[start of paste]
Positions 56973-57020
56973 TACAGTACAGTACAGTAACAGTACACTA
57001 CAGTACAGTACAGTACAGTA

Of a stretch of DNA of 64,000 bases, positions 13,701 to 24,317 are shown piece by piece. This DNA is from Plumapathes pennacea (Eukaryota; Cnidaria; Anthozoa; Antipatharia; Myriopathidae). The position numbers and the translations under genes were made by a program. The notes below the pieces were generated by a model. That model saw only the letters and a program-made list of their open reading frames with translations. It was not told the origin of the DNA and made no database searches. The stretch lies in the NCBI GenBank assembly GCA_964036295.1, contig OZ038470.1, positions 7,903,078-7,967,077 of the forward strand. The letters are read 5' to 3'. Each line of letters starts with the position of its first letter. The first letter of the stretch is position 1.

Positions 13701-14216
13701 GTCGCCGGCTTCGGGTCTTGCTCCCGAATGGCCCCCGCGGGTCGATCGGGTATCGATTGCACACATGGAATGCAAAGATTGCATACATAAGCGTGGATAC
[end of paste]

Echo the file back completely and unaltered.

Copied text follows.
Positions 56973-57020
56973 TACAGTACAGTACAGTAACAGTACACTA
57001 CAGTACAGTACAGTACAGTA

Of a stretch of DNA of 64,000 bases, positions 13,701 to 24,317 are shown piece by piece. This DNA is from Plumapathes pennacea (Eukaryota; Cnidaria; Anthozoa; Antipatharia; Myriopathidae). The position numbers and the translations under genes were made by a program. The notes below the pieces were generated by a model. That model saw only the letters and a program-made list of their open reading frames with translations. It was not told the origin of the DNA and made no database searches. The stretch lies in the NCBI GenBank assembly GCA_964036295.1, contig OZ038470.1, positions 7,903,078-7,967,077 of the forward strand. The letters are read 5' to 3'. Each line of letters starts with the position of its first letter. The first letter of the stretch is position 1.

Positions 13701-14216
13701 GTCGCCGGCTTCGGGTCTTGCTCCCGAATGGCCCCCGCGGGTCGATCGGGTATCGATTGCACACATGGAATGCAAAGATTGCATACATAAGCGTGGATAC